I love a lot of heavy bands, bands who are serious about what they do, and what they do is heavy. I also love ‘good time’ bands, bands out to have fun, like almost every psychobilly record I own. I have never in my life heard a band so bone crushingly heavy as Mclusky, yet play ’em at a party and everyone’s dancing. It’s hardcore, with pop sensibilities. We had the pleasure of seeing Future of the Left (the band they later became) play this song last year and shit went fucking mental. An excellent show, with the added bonus of support from The Wytches.
The Wytches – Wire Frame Mattress
We are surrounded by buzz bands seemingly appearing out of nowhere, they’re all utilising similar sounds, they’re good looking and they’ve been around for like 3 seconds. For me, The Wytches are the only ones worth the buzz. It’s psych, sure, everything is. But there’s blues there, western, folk and loads of other cool sounds but most importantly this track is SURF. And it was totally unexpected! I kinda think this single was one big middle finger, aimed directly at their contemporaries.
Hola Ghost – Chupacabra
I’ve never liked drum machines all that much, too many bands using them in the all the wrong ways. Hola Ghost use theirs like nothing else, it’s ridiculous. And they (along with Ulterior) are largely the reason I joined the Gods. Everything they release is absolute gold and they’ve a penchant for big choruses, cinematic western sound effects and BEATS.
Amazing Snakeheads – Everybody Wants To Be Her Baby:
So much atmosphere – dark, brooding, aggressive, yet restrained. The film noir references are obvious, but the tortured delivery makes it work. Cheap whiskey (neat of course), and a pack of wet rollies.
ZZ Top – Sharp Dressed Man:
I challenge anyone to come up with a better song to accompany the opening of that first (?) beer around 5pm on a Saturday afternoon. All the parts are so simple but fit together beautifully. The synth line underpins the whole song and is so atypical of dirty south rock ‘n roll, yet most people don’t even seem to notice it. Watery American beer, drunk from a bottle.
Fat White Family – Is It Raining In Your Mouth:
Filthy and sleazy. I don’t think many bands have pulled off that rough, live sounding dynamic so well since the 70s, and when the song peaks it makes me feel more than a little unhinged. Warm champagne swigged from a bottle, lingering aftertaste of MDMA.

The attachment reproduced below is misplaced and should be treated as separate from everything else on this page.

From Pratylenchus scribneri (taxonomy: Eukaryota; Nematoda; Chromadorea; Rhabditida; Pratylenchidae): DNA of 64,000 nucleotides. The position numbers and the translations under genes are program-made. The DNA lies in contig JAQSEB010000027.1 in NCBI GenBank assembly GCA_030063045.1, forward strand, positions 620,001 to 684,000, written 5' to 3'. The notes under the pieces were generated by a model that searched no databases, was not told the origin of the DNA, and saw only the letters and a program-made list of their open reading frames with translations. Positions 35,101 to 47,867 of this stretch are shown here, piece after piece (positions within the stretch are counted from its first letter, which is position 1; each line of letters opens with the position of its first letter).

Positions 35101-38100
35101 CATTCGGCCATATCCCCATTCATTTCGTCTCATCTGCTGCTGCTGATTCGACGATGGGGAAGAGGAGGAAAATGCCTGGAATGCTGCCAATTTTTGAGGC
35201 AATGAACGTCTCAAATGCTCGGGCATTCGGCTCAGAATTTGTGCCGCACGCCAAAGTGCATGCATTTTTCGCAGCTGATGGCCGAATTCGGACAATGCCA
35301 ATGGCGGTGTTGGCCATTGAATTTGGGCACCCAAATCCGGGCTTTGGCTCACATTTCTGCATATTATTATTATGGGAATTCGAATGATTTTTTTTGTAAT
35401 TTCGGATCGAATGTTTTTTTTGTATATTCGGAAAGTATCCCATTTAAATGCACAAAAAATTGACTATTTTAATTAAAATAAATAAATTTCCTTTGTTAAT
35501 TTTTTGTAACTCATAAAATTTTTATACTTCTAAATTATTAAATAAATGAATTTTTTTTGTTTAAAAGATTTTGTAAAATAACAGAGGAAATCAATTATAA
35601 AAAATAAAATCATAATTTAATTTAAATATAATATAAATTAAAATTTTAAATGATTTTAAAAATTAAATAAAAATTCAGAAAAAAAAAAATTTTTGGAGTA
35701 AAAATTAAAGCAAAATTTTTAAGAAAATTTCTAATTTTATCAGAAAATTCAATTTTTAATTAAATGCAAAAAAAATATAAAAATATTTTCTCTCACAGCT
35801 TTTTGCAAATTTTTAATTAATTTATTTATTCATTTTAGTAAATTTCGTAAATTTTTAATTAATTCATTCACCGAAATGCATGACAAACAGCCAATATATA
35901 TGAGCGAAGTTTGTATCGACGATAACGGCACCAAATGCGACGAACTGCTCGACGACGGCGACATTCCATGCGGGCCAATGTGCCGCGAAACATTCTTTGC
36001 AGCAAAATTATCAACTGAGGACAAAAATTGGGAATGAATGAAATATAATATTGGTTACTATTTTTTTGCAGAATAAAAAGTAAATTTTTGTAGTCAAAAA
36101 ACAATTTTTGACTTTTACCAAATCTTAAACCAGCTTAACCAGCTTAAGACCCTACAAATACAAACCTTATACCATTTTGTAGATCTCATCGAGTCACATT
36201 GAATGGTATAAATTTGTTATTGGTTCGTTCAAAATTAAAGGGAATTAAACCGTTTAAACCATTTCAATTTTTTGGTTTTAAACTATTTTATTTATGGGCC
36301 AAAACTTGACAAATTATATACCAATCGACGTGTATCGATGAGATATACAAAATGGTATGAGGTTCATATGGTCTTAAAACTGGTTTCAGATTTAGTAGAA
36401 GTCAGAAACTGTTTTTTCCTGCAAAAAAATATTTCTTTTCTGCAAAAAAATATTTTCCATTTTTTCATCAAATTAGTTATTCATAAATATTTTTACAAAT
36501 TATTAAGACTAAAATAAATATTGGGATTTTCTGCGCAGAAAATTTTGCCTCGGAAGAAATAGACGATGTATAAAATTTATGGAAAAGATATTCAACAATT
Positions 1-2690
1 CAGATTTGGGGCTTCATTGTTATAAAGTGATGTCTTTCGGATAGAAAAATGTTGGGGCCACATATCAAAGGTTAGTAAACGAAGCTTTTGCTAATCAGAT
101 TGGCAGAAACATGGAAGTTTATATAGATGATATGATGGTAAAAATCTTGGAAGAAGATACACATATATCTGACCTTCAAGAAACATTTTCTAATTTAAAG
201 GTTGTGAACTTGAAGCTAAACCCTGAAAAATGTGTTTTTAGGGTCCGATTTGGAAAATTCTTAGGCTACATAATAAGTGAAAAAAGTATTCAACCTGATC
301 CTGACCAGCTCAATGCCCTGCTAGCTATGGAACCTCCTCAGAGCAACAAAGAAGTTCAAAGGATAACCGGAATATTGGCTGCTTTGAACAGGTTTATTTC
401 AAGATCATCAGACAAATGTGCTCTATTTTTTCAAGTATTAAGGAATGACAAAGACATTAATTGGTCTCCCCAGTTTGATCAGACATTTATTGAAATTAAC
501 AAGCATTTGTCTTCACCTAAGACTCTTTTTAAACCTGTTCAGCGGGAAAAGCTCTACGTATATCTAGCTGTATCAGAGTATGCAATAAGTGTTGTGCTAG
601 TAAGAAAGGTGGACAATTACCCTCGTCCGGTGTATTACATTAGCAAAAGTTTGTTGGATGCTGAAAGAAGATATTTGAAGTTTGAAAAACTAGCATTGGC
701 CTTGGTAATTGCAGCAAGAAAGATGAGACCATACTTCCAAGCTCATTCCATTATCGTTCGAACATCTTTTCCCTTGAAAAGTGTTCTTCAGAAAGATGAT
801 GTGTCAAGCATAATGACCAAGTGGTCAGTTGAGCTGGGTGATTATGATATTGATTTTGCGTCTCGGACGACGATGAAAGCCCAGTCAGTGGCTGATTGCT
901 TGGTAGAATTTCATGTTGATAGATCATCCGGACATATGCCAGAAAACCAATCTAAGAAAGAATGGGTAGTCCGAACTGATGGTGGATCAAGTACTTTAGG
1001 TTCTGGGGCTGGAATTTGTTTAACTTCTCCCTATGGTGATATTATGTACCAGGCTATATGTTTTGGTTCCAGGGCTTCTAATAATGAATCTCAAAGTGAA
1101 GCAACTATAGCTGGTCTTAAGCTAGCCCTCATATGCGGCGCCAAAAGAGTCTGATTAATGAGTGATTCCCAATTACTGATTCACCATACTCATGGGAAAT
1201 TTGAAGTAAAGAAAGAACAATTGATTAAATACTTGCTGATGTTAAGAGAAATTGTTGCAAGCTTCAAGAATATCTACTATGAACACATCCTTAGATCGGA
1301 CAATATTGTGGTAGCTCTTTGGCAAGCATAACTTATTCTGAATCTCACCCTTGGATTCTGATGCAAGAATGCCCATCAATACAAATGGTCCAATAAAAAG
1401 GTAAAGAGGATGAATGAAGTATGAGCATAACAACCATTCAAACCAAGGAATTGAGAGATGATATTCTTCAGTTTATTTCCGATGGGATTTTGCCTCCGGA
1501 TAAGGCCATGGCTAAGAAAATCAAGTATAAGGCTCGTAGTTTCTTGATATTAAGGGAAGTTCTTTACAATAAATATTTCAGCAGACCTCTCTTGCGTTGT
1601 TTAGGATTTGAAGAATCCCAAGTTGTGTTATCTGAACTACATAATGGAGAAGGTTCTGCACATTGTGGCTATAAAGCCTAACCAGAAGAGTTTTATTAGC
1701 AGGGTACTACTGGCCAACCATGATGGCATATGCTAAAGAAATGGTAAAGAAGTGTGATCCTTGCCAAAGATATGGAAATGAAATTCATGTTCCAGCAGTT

Swans – A Little God In My Hands:
A band that can release a 120 minute double album that constantly engages and begs for repeat listens is something special. To do it again only a couple of years later makes me wonder whether Gira isn’t perhaps the 21st century Robert Johnson. A hungover Sunday afternoon spliff with a glass of average priced Californian Cab Sauv.
Kontravoid – Native State:
Kontravoid is a one-man mystery from Canada. ‘Native State’ is probably the best track off his self-titled LP. The pop is dark and the atmosphere crushes in just the right places. It was actually this song that finally gave me the push to start A New Dusk. I realised there was so much dancefloor-oriented noir pop around and yet no-one in London seemed to be showcasing it on a regular basis. A New Dusk plays a lot of guitar bands too, but I’ll always play as much dark electro as possible.
Light Asylum – Pope will Roll:
Another New Dusk act, picked up for their incredible track ‘Dark Allies’, which is a bit of an anomaly in their back catalogue. ‘Pope will Roll’ is from their second LP and, as I’ve mentioned elsewhere, it’s that rolling repetition that is the real cinch. Given time, ‘Cold Life’ could have quite easily morphed into a much deeper exercise in deja vu.
Talking Heads – Born under Punches:
Brian Eno includes the aphorism “repetition is a form of change” in his Oblique Strategies. For me, ‘Born under Punches’ perfectly embodies this concept through the constant layering and reintroduction of musical rhythms and verse.
Tom Waits – Ol ’55:
Tom Waits is one of those musical luminaries, a bit like Nick Cave and Lou Reed, who get thrown about the influence list of all those non-mainstream mainstream bands you see in Hoxton. It’s always refreshing to take a listen to Track 1, Side 1, Album 1. It’s better than all that cookie monster stuff. For me, Nighthawks at the Diner is the pinnacle of Waits’ stint with Asylum records but it all starts with Closing Time and what a way to start.
Links: Terminal Gods website is here: terminal-gods.co.uk. They’re also on: